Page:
There are plenty of self-help books, consultants and coaches to help you find your calling and pursue a career. There are many talked-about strategies to work on that, from staying current on the advances in your field, to continuous learning about your self and potential, to staying in control of your destiny and digging deeper for a desired breakthrough.
Two of the best self-directed resources I found as a marketer are Catherine Kaputa’s U Are a Brand! How Smart People Brand Themselves for Business Success, and Re-imagine! By Tom Peters, the creator of the Brand You concept.
I meet many free agents who for a reason or another are deciding to go back to being an employee. What often happens is that a client they did a great deal of work for and developed a strong relationship with over time proposes to hire them on a permanent basis.
This is also what happens in your best networking scenario. The people who have known you and of you either directly through your work, or from trusted friends and colleagues are open to having a conversation on business collaboration, often leading to a job where you write the description.
If this is not the case and you have invested no time on your network for various reasons: maybe you work long hours and are busy with family commitments, maybe you went back for a degree while working, or any other number of reasons. You may wonder how do you find a job these days?
You could go online. After all, that’s where it has become natural going for all the other searches, whether they be for a mate, an interest group, the definition of a word, research, the lyrics to your favorite song, or the translation of that tasty Italian recipe.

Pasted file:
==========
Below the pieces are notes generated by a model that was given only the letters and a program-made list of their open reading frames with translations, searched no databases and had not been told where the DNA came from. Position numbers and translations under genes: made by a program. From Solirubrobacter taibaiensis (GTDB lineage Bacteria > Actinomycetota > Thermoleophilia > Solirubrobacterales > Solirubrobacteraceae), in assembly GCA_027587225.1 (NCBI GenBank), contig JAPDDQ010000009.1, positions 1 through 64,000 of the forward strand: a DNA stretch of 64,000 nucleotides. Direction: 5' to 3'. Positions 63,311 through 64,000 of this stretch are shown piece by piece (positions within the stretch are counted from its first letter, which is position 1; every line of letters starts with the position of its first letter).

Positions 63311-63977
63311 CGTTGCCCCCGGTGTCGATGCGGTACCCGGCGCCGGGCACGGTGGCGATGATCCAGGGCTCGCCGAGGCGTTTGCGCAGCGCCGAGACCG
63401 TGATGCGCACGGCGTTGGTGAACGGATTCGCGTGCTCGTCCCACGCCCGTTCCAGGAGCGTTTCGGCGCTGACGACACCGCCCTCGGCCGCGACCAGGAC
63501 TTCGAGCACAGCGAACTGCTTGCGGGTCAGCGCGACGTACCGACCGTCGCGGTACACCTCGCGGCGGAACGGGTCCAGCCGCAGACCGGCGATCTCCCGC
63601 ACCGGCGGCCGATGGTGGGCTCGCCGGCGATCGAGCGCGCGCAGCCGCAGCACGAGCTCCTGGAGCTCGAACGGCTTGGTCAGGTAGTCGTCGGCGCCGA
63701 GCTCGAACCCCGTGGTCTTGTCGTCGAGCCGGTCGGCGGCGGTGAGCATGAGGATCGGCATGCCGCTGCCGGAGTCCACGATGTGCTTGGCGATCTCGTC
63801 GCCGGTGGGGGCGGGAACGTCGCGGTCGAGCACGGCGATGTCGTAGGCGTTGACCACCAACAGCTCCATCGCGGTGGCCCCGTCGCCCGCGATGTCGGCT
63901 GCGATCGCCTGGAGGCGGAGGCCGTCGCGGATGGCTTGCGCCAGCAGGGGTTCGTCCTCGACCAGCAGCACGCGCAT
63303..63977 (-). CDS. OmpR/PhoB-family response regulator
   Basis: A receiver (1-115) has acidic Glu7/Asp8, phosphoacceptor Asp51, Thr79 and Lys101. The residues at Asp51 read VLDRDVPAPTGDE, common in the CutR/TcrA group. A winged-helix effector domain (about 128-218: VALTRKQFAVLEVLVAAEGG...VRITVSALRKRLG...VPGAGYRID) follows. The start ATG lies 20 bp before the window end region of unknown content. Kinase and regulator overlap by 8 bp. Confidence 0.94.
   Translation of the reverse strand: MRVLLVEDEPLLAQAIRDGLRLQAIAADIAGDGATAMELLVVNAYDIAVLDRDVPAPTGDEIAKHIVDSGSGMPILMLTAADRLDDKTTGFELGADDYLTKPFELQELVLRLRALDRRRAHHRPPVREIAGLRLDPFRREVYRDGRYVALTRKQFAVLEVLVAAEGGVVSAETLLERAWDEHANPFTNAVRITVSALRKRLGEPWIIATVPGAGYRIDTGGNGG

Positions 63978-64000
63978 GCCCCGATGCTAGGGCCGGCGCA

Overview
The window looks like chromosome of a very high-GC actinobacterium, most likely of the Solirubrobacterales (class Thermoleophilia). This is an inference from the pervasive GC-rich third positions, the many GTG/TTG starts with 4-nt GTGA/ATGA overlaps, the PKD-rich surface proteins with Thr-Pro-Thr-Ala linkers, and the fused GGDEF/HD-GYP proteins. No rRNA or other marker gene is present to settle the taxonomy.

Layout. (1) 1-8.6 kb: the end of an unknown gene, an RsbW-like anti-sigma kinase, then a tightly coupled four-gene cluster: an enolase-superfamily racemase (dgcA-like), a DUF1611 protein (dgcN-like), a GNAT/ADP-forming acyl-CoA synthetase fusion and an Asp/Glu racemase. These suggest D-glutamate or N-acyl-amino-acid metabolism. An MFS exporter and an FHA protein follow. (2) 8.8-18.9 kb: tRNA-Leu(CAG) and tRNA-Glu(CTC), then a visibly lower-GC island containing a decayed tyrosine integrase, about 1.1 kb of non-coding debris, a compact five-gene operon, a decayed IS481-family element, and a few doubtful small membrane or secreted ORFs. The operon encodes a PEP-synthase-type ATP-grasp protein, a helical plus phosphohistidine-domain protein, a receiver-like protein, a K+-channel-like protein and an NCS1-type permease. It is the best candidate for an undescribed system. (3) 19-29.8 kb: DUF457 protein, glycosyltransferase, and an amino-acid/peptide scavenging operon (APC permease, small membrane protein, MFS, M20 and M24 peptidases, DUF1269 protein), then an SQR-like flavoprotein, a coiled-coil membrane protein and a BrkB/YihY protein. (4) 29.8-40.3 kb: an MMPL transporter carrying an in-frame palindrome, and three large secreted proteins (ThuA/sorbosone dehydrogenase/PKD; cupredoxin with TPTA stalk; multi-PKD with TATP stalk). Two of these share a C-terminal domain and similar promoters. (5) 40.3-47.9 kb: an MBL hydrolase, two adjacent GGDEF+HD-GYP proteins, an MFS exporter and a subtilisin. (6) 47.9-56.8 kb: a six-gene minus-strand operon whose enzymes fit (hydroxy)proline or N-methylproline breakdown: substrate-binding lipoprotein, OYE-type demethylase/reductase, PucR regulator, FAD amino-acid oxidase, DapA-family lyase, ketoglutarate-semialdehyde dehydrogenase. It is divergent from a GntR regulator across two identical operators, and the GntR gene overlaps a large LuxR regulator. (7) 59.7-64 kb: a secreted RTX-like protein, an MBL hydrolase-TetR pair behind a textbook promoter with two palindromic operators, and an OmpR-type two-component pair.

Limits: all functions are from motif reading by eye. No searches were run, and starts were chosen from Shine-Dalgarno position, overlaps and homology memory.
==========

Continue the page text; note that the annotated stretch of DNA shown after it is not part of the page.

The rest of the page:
The traditional route
Chances are you know about Monster.com. You probably saw the Super Bowl ads. What’s that? Oh, so you heard about it from a friend of a friend. It would be interesting to see how Monster generates most of its leads. Martina at Adverblog writes about an online campaign in Italy during Christmas time that might generate some viral effects.
This route seems active, when in fact it is quite passive. The active piece is your entering the resume online and doing your best to tag it properly so it can be found by the companies on your list of desirables to work at. I see this environment as favorable to the employer who can go and search the enormous database to the heart’s content of the HR department and to headhunters who will find you if you have done your entering right.
The new way
Maybe there is a new way of taking care of your career so that when you look for a new job you are already talking with the marketplace. Or, in the best-case scenario, the marketplace can find you as you go about your business of doing great work. Now that would be quite desirable indeed.
Harry Joiner at Marketing Headhunter writes about the future of LinkedIn. For those of you who are not familiar with this online tool, LinkedIn is the place to go for business networking and apparently to find your next gig.
Harry’s riff about the growth and evolution of this tool/network along with its potential is quite intriguing. In fact, it reminds me a lot of what we continue to learn from Seth about marketing. His potential scenarios as well as what those may mean for you and your industry are worth pondering.
[For those of you who'd like to learn more about LinkedIn, Scott Allen blogs on LinkedIn Intelligence.]